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A comparison of electronic and non electronic music

Early developments in electronic instruments Precursors of electronic instruments Electricity was used in the design of musical instruments as early as 1761, when J. Delaborde of Paris invented an electric harpsichord.

Experimental instruments incorporating solenoids, motors, and other electromechanical elements continued to be invented throughout the 19th century. Complex and impractical, the Telharmonium nevertheless anticipated electronic organs, synthesizers, and background music technology.

Early electronic instruments The dawn of electronic technology was marked by the invention of the triode vacuum tube in 1906 by Lee De Forest. The triode gave musical instrument developers unprecedented ability to design circuits that would produce repetitive waveforms oscillators and circuits that would strengthen and articulate waveforms that had already been produced amplifiers.

In the time period between World A comparison of electronic and non electronic music I and II, many new musical instruments using electronic technology were developed. These may be classified as follows: Instruments that produce vibrations in familiar mechanical ways—the striking of strings with hammers, the bowing or plucking of strings, the activation of reeds—but with the conventional acoustic resonating agent, such as a sounding board, replaced by a pickup system, an amplifier, and a loudspeaker, which enable the performer to modify both the quality and the intensity of the tone.

These instruments include electric pianos; electric organs employing vibrating reeds; electric violins, violas, cellos, and basses; and electric guitars, banjos, and mandolins. Instruments that produce waveforms by electric or electronic means but use conventional performer interfaces such as keyboards and fingerboards to articulate the tones.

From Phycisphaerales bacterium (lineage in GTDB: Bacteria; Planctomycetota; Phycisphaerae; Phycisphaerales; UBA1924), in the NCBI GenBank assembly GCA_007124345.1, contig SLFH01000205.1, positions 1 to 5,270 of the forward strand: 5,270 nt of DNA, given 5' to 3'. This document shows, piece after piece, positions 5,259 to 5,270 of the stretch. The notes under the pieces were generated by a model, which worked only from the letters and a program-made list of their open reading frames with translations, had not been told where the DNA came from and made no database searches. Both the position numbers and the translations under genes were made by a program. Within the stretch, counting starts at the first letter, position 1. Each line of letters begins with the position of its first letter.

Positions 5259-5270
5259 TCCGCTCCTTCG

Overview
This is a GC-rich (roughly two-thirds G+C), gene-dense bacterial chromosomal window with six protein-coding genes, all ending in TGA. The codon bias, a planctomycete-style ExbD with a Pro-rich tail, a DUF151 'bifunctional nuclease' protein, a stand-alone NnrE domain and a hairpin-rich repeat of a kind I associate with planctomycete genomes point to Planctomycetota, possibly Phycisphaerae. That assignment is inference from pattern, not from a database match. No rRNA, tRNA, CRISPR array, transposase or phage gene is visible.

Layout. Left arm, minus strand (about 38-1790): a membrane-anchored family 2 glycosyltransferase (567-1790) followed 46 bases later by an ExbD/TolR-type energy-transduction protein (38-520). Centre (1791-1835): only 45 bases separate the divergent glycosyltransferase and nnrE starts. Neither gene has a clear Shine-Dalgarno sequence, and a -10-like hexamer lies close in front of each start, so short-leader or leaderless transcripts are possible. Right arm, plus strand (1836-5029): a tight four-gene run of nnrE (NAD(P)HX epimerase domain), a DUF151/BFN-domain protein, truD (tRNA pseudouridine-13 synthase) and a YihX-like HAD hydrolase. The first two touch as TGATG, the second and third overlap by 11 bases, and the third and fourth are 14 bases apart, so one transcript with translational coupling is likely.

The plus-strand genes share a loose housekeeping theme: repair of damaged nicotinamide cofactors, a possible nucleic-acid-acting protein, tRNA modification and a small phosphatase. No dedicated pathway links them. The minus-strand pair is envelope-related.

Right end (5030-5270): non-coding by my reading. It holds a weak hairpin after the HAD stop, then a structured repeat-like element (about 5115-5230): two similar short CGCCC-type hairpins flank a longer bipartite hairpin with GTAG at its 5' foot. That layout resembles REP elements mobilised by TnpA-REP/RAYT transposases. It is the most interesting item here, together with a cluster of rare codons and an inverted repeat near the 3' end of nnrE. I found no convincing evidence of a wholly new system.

The most successful of these was the Hammond organwhich implemented the same technical principles as the Telharmonium but used tiny rotary generators in conjunction with electronic amplification in place of large, high-power generators.

The Hammond organ was placed on the market in 1935, and it remained a commercially important keyboard instrument for more than 40 years. Other, more experimental early electronic keyboard instruments used rotating electrostatic generators, rotating optical disks in conjunction with photoelectric cells, or vacuum-tube oscillators to produce sound. Instruments that were designed for performance in the conventional sense but which implemented novel forms of performer interfaces.

The Present and Future of Electronic Music

Instruments that were not intended for conventional live performance but instead were designed to read an encoded score automatically. The first of these was the Coupleux-Givelet synthesizer, which the inventors introduced in 1929 at the Paris Exposition. Unlike a player piano, however, the Coupleux-Givelet instrument provided for control of pitch, tone colourand loudness, as well as note articulation.

The principles of score encoding and sound control embodied in this instrument have become increasingly important to contemporary composers as electronic musical instrument technology has continued to develop. The tape recorder as a musical tool The next stage of development in electronic instruments dates from the discovery of magnetic tape recording techniques and their refinement after World War II.

These techniques enable the composer to record any sounds whatever on tape and then to manipulate the tape to achieve desired effects. Sounds can be superimposed upon each other mixedaltered in timbre by means of filters, or reverberated.

  • Instruments that produce waveforms by electric or electronic means but use conventional performer interfaces such as keyboards and fingerboards to articulate the tones;
  • Pierre Henry perhaps is an example, but, in general, the important names in instrumental music of the 1950s and 1960s are the significant contributors in electronic music too;
  • As time passed, the techniques and equipment in the newer studios became more standardized and reliable, and the rather peculiar issue of concrete versus electronic sounds ceased to concern anyone;
  • These and similar works created a sensation when first presented to the public;